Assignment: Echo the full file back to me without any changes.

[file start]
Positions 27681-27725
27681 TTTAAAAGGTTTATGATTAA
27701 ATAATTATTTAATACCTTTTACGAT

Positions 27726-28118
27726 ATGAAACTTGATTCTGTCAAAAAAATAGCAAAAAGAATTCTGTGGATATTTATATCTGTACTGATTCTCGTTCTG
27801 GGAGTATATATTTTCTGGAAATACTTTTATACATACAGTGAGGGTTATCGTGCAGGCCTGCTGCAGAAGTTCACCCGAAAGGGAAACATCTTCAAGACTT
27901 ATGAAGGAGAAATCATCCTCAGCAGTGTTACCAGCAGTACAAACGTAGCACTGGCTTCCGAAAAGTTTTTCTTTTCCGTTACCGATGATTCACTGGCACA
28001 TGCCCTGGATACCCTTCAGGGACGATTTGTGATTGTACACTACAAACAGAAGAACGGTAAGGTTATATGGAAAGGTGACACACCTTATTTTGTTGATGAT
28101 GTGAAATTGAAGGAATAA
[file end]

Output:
Positions 27681-27725
27681 TTTAAAAGGTTTATGATTAA
27701 ATAATTATTTAATACCTTTTACGAT

Positions 27726-28118
27726 ATGAAACTTGATTCTGTCAAAAAAATAGCAAAAAGAATTCTGTGGATATTTATATCTGTACTGATTCTCGTTCTG
27801 GGAGTATATATTTTCTGGAAATACTTTTATACATACAGTGAGGGTTATCGTGCAGGCCTGCTGCAGAAGTTCACCCGAAAGGGAAACATCTTCAAGACTT
27901 ATGAAGGAGAAATCATCCTCAGCAGTGTTACCAGCAGTACAAACGTAGCACTGGCTTCCGAAAAGTTTTTCTTTTCCGTTACCGATGATTCACTGGCACA
28001 TGCCCTGGATACCCTTCAGGGACGATTTGTGATTGTACACTACAAACAGAAGAACGGTAAGGTTATATGGAAAGGTGACACACCTTATTTTGTTGATGAT
28101 GTGAAATTGAAGGAATAA